FELDMAN: I think it`s only resolved by some negotiated solution in the Senate where the senators figure out exactly what the procedure is going to be is come to terms with who`s going to be called. And then the articles will be transmitted and the trial is going to happen, and that has to happen. It`s necessary under the Constitution at this point for there to be an actual trial in the Senate.
And so I see the resolution coming when a negotiated solution is reached, which will have to be reached.
MATTHEWS: Senator Blumenthal, how do you get Republicans to look at this as a conscientious decision that they really are jurors, they`re not just politicians?
BLUMENTHAL: Well, of course Mitch McConnell has said that he is not going to be impartial. In fact, he is going to put the president in charge of his own defense and in charge of the trial by, in effect, his being the president`s defense team.
How do we force our Republican colleagues to search their conscience? Well, ultimately, it`s public opinion, and the court of public opinion. That is the ultimate appeals court here.
And I firmly believe that my Republican colleagues are going to be under enormous pressure, as Barbara Boxer has just put it so well. When they go home over these next two weeks, when they hear over the next two, six, eight weeks from American people who want a full, fair trial.
And, ultimately, there will be some negotiation, but it can`t be the kind of trap that Mitch McConnell is trying to set, and it can`t be the charade or sham because we should absolutely refuse to be part of this complicit scheme.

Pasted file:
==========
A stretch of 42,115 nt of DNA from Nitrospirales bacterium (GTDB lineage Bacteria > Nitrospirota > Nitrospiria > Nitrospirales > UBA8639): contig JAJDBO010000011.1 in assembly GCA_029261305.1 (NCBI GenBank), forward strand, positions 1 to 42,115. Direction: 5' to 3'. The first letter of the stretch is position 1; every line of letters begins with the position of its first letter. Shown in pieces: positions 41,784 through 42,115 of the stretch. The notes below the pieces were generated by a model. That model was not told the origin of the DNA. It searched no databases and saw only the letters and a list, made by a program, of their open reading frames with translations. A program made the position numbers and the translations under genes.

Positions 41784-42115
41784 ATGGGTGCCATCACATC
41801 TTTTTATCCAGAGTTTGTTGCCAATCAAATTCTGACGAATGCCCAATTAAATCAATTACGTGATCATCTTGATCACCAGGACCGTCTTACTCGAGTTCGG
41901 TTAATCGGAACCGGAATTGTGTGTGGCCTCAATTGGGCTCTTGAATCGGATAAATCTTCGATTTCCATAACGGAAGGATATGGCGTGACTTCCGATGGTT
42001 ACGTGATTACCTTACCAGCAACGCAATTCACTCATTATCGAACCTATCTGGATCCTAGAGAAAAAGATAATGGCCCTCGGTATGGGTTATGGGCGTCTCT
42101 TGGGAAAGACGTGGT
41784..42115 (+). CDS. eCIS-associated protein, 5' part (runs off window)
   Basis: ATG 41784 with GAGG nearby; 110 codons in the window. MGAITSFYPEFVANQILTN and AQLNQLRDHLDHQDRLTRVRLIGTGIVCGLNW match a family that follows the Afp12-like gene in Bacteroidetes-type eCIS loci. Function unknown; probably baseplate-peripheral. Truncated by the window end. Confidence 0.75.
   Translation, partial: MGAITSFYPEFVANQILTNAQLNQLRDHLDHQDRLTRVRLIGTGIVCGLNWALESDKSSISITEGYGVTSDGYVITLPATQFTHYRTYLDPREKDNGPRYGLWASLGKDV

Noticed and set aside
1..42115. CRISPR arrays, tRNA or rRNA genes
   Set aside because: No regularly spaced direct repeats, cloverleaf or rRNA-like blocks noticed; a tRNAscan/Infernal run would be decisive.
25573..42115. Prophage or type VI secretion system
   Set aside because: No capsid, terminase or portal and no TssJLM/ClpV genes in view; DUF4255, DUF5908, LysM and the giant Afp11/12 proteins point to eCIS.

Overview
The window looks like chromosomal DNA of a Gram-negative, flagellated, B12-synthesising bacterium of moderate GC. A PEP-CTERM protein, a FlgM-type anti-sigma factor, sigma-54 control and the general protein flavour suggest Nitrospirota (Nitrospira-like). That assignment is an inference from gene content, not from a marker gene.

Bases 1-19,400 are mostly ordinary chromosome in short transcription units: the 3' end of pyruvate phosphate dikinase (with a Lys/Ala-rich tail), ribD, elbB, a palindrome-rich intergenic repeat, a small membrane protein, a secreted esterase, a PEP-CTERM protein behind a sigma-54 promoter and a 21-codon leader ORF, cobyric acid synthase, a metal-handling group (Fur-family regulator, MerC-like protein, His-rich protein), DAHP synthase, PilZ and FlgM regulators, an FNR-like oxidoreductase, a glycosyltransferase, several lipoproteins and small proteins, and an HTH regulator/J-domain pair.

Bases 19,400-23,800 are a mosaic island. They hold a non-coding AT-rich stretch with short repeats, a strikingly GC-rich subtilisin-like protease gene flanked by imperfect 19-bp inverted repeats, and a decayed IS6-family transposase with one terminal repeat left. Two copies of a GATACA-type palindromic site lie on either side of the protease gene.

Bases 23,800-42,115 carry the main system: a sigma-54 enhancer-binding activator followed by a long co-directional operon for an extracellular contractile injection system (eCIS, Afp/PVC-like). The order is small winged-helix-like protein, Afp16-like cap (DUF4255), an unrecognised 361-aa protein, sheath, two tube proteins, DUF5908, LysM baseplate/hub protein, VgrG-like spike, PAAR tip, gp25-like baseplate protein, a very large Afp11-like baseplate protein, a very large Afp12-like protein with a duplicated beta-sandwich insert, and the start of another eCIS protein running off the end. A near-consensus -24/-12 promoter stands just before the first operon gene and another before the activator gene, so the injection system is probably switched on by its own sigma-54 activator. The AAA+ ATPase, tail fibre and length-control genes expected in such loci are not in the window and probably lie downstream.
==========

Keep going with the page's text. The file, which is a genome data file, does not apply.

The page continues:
And it is ongoing. That`s what comes across so dramatically in the House impeachment articles that the president is continuing to solicit help from the Russians. He is continuing to sustain and support these crack pot conspiracies about the Ukrainians not the Russians attacking our country, and it is a danger to our national security that we must resist and reject.
MATTHEWS: Well, maybe one of your recurring colleagues, Senator Mitch McConnell of Utah is going to stand forth and be a profile in courage -- Mitt Romney rather. Mitt Romney, he could make a difference.
Thank you so much, Senator Richard Blumenthal of Connecticut. Thank you. It`s always great having you on. And my friend, Barbara Boxer, please keep coming back. It`s great having you on. Professor, I was so impressed by your testimony. Thank you for coming here on HARDBALL. Again, it`s a perennial request for your presence here.
Coming up, an influential evangelical magazine receives the wrath of Trump for an op-ed calling for his removal from office. Christianity Today cites Trump`s abuse of power, his lies and his, quote, grossly immoral character.
Plus, how Trump is continuing to weaponize the Justice Department, Bill Barr`s partisan investigation into the origins of the Russian probe now reportedly has former CIA Director John Brennan in his crosshairs.
We`ve got much more to get to tonight. Stick with us.
MATTHEWS: Welcome back to HARDBALL.